Rhetorically Speaking

They’re everywhere, used in a myriad of circumstances, and come in many different ways. Rhetorical questions. Questions that can’t possibly be seeking an answer. Those questions that can’t possibly be expecting an answer. They’re simply stated to emphasize a point or exasperation: Who cares? Why me? There are also those used to respond to inquiries to demonstrate just how obvious an answer is to an inquiry. If the apparent answer is yes, you may hear Is rain wet or does a duck quack? Or if the answer is an apparent no, one might say Is a pig clean? or Can a spoon talk? Choose how you may want to apply yours. Rhetorical questions…

When is enough enough?

We live in a problematic world. There’s discord at every turn…race relations, war and rumors of war, questionable judgement calls at every level, crime, abuse of power, etc. The rhetorical question one might ask here is when is enough enough?

I recall the infamous speech delivered by Sojourner Truth in 1851 at the Women’s Convention in Akron, Ohio rhetorically named Ain’t I A Woman? “…Look at my arm! I have ploughed and planted, and gathered into barns, and no man could head me! And ain’t I a woman? I could work as much and eat as much as a man – when I could get it – and bear the lash as well! And ain’t I a woman?…”

Or Shakespeare’s rhetorically written poem, The Merchant of Venice:
If you prick us, do we not bleed? If you tickle us, do we not laugh? If you poison us, do we not die? And if you wrong us, shall we not revenge?

My neurologist’s rhetorical question

And personal examples, upon my Multiple Sclerosis diagnosis, I began an interferon treatment, Rebif. Because it proved to be ineffective for me, I was switched to an infusion therapy, Tysabri, and I was very happy with it despite the risk of one of the side effects – contracting a fatal brain disease, PML. Over the years, my neurologist suggested that I try a different treatment to which I declined, adhering to the ‘if it’s not broke, don’t fix it ‘ way of thinking. His response at one point was highly rhetorical, in my opinion, when he asked me, You like playing Russian Roulette with your life?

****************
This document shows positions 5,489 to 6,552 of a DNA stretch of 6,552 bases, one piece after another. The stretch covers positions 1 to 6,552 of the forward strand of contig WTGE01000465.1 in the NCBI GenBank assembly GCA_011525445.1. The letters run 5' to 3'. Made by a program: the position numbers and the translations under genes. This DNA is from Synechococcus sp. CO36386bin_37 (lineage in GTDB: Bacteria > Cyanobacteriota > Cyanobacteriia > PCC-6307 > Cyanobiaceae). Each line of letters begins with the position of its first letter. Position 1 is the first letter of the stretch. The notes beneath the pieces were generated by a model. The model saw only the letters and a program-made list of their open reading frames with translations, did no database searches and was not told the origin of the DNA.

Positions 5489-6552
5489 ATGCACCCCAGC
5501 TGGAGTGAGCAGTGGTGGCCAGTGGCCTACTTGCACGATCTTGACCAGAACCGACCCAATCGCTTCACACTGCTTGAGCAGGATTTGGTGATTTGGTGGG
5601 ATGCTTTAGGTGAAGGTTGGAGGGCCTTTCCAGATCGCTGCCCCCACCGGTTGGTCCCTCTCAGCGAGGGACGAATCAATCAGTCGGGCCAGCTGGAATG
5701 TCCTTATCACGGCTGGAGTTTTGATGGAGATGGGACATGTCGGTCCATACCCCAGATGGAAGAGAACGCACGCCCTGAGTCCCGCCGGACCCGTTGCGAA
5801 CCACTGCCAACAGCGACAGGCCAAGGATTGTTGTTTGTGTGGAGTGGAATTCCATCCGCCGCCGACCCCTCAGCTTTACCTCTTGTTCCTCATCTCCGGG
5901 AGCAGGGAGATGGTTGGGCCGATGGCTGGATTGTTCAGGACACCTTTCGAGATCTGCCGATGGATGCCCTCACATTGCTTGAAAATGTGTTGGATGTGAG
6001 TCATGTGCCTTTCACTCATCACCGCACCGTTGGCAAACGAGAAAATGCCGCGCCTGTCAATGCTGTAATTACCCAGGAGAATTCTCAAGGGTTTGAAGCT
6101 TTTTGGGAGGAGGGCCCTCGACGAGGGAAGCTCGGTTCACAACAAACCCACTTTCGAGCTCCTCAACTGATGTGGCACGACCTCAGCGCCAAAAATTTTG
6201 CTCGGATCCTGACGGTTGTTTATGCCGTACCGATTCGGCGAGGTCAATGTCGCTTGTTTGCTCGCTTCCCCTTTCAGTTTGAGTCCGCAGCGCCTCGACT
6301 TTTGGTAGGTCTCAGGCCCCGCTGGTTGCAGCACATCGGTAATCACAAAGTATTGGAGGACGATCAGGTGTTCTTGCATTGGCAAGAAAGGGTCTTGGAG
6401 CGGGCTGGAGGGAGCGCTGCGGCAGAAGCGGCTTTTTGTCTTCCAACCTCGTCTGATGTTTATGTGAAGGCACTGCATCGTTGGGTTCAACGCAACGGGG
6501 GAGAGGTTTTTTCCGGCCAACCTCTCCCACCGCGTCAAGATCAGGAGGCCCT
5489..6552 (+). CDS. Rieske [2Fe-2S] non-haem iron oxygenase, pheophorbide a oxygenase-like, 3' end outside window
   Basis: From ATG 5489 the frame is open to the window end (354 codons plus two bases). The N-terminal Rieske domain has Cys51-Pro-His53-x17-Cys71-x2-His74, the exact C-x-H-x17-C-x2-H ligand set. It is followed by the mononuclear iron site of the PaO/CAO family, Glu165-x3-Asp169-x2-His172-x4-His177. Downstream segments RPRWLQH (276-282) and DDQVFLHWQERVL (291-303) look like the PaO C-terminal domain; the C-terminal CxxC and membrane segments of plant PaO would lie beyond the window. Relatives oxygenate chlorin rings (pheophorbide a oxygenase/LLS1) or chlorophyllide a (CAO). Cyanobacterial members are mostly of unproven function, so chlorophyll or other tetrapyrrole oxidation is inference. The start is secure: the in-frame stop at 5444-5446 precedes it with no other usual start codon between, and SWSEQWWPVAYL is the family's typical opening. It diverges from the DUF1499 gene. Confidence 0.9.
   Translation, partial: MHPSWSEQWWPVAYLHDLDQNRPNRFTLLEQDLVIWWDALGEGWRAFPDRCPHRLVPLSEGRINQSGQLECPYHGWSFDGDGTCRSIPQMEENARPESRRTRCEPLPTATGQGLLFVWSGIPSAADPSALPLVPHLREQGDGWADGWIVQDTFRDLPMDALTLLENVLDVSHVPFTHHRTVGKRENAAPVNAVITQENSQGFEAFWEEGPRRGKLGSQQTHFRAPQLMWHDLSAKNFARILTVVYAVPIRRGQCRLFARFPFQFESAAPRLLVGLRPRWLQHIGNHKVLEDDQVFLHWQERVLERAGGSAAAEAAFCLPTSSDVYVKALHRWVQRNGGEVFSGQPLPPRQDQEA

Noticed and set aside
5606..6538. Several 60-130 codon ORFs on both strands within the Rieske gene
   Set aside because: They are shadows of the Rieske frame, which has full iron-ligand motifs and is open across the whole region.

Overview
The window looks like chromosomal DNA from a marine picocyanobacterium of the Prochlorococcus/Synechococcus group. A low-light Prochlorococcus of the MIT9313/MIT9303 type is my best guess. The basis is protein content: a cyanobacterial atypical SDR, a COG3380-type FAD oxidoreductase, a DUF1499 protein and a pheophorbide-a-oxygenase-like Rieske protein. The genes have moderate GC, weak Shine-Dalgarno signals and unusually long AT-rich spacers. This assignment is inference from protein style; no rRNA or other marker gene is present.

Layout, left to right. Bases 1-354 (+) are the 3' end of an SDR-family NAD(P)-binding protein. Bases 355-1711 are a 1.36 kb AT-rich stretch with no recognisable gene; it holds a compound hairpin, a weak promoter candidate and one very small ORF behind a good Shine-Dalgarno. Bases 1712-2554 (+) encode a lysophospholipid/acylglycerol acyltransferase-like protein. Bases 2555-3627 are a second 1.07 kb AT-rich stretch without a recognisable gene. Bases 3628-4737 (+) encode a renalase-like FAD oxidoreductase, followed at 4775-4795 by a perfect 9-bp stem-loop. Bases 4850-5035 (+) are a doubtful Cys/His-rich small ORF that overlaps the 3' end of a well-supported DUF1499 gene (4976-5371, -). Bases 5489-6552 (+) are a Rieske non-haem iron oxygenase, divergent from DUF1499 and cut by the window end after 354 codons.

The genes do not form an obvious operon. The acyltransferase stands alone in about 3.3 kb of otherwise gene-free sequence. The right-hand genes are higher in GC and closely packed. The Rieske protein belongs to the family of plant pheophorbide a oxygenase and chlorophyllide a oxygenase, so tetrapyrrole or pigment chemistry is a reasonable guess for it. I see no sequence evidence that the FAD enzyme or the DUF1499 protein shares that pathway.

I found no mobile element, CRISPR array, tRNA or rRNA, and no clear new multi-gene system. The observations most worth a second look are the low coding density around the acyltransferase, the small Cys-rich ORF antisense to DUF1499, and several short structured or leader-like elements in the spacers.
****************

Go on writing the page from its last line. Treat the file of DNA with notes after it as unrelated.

The challenges of living with a chronic illness

I live with a chronic, degenerative disease and all of the many challenges that correlate with said condition. I had to medically retire at only 43 years old from a job I loved. Everyday, I’m fighting to not give in to MS and to remain strong, positive, optimistic and happy. And then there’s life: children, bills, household tasks, etc. I go to the doctor for a follow up after a seizure that randomly popped into my life and I was asked, and it just had to be rhetorical… Do you have stress?

Managing your circumstances

There are a variety of rhetorical question and statement styles. One can just identify which works for them and make it applicable. Such as it is with life… there are a host of resources and/or tools to help manage whatever your circumstances may be. Identify what can help and work for you and make it personally applicable.

Rhetorically speaking:
Q: Are finding ways to get through life’s daily demands beneficial?
A:Is the sky blue?

This article represents the opinions, thoughts, and experiences of the author; none of this content has been paid for by any advertiser. The MultipleSclerosis.net team does not recommend or endorse any products or treatments discussed herein. Learn more about how we maintain editorial integrity here.

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